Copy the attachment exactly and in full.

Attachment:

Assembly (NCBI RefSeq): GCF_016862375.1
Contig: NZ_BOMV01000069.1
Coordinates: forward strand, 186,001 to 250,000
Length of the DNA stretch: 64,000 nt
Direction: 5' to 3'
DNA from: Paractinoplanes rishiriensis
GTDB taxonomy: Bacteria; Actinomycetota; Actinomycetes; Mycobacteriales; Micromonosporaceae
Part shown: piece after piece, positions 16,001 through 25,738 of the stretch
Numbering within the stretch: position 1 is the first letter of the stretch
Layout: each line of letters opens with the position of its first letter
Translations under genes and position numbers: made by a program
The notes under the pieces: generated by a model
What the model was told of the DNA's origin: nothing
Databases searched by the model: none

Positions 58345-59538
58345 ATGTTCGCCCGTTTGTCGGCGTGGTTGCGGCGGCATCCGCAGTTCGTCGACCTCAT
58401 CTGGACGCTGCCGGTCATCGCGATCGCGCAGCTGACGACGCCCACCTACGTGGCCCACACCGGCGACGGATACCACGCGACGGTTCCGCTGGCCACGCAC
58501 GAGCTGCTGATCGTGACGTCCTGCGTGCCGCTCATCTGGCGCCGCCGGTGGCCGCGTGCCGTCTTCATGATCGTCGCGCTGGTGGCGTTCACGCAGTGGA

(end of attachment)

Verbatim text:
Assembly (NCBI RefSeq): GCF_016862375.1
Contig: NZ_BOMV01000069.1
Coordinates: forward strand, 186,001 to 250,000
Length of the DNA stretch: 64,000 nt
Direction: 5' to 3'
DNA from: Paractinoplanes rishiriensis
GTDB taxonomy: Bacteria; Actinomycetota; Actinomycetes; Mycobacteriales; Micromonosporaceae
Part shown: piece after piece, positions 16,001 through 25,738 of the stretch
Numbering within the stretch: position 1 is the first letter of the stretch
Layout: each line of letters opens with the position of its first letter
Translations under genes and position numbers: made by a program
The notes under the pieces: generated by a model
What the model was told of the DNA's origin: nothing
Databases searched by the model: none

Positions 58345-59538
58345 ATGTTCGCCCGTTTGTCGGCGTGGTTGCGGCGGCATCCGCAGTTCGTCGACCTCAT
58401 CTGGACGCTGCCGGTCATCGCGATCGCGCAGCTGACGACGCCCACCTACGTGGCCCACACCGGCGACGGATACCACGCGACGGTTCCGCTGGCCACGCAC
58501 GAGCTGCTGATCGTGACGTCCTGCGTGCCGCTCATCTGGCGCCGCCGGTGGCCGCGTGCCGTCTTCATGATCGTCGCGCTGGTGGCGTTCACGCAGTGGA